Ah the now-ubiquitous global position system or “GPS” as everyone calls it – a combination of technologies whereby satellites and often cell phone networks pinpoint the location of a vehicle, then inputs said location into a software program in order to ultimately provides drivers with directions; no thumbing of paper maps required.
Yet technology is not so perfect, nor so foolproof, that it never sends folks in the wrong direction to the wrong place from time to time.
Take for example a recent survey Harris Interactive conducted for Michelinback in April among 2,232 U.S. drivers aged 18 and older. That poll found that 63% who had used GPS said the technology led them astray at least once by pointing them in the wrong direction, or by creating complex, confusing and incorrect routes.
Indeed, according to Michelin’s survey, drivers who use GPS said it has taken them off track an average of 4.4 times; a number that’s even higher among younger adults age 18-34, who have been directed astray 6.3 times on average by GPS, the poll discerned. Then there are the 7% of those GPS-reliant drivers who found themselves misdirected more than 10 times.
Perhaps as a result, paper maps are not quite the relics many make them out to be. While GPS is the travel aid relied onby 30% of those polled who travel to unfamiliar locations, it ranks second to a combination of physical resources that include maps, printed directions, atlases and guide books. Together, those physical resources are relied on primarily by nearly 40% of Americans who travel to unfamiliar destinations, Michelin said.
In keeping with those findings, and despite today's high-tech world, Michelin added that nearly half (46%) of those drivers polled who own vehicles said they still keep physical maps, including road maps and atlases, in them.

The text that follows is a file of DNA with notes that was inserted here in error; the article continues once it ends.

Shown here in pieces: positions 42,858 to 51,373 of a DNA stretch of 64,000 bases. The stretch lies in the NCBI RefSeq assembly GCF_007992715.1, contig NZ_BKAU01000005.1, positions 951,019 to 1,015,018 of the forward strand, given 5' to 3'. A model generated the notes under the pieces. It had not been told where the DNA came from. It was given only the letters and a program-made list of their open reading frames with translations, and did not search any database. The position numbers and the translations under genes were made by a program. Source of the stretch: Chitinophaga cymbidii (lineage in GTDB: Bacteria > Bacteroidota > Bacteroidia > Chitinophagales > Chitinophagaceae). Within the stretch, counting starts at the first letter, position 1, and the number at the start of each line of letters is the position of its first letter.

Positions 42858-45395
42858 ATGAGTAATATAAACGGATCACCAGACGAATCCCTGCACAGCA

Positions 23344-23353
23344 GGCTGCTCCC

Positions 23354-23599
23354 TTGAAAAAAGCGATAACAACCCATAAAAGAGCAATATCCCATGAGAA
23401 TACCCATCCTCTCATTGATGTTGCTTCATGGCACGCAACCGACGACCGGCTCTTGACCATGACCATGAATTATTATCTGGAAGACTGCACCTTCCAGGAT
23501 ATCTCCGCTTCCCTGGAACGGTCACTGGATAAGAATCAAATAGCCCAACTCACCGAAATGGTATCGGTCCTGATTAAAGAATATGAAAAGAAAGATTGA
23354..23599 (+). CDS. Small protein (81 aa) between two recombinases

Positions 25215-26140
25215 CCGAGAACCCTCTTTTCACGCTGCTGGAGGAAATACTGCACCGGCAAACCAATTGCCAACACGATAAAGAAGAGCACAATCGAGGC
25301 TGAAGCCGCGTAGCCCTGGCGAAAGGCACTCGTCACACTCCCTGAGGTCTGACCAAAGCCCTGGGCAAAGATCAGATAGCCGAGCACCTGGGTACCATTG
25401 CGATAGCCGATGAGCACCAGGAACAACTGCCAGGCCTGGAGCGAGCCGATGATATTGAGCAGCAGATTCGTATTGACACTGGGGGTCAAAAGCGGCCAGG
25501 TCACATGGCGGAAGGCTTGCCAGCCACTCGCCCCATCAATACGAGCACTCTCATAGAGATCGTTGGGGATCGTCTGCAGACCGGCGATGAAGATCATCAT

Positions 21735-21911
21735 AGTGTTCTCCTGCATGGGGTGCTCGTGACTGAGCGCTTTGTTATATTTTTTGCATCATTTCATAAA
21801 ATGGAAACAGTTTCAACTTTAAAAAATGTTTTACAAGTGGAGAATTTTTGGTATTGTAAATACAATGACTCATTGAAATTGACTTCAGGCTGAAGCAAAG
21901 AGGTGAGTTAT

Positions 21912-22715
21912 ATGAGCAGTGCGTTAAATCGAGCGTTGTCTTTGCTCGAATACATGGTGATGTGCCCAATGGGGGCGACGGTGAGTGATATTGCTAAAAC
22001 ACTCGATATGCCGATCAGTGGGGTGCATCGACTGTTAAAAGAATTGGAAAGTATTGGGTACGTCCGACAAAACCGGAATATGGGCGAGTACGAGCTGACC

Not surprisingly, perhaps, those aged 55 and over (57%) are more likely than those in any other age group to carry maps or atlases. Among drivers aged 45-54, the number is 44%, while for drivers aged 35-44 it is 39%, and even with young drivers aged 18-34 over a third (34%) said they keep a map or atlas in their vehicles, Michelin reported.
The company’s survey also found that male drivers in the U.S. are more likely to primarily use GPS than women when traveling to new places—35% compared to 26%, respectively.
Geographically, the use of GPS as a primary guide is most popular in the Northeast part of the U.S. with 35%of drivers using it to help them navigate when travelling to unfamiliar places; on the other end of the spectrum, just 25% of drivers in the West rely primarily on GPS.
Other means of travel aids cited in the survey include a smart phone or tablet device (19%), with a small segment of the driver respondent pool (6%) noting they rely on verbal directions from locals familiar with an area.
[Then there’s the surprising 3% that admit to relying on nothing at all to find their way around unfamiliar locations. Not sure I’d want to go on a long trip with one of them!]
Tell you one thing: with a paper map, you know the battery will never die on you. Nor will it talk to you, either; something I still cannot get used to in this ever more digital age we live in.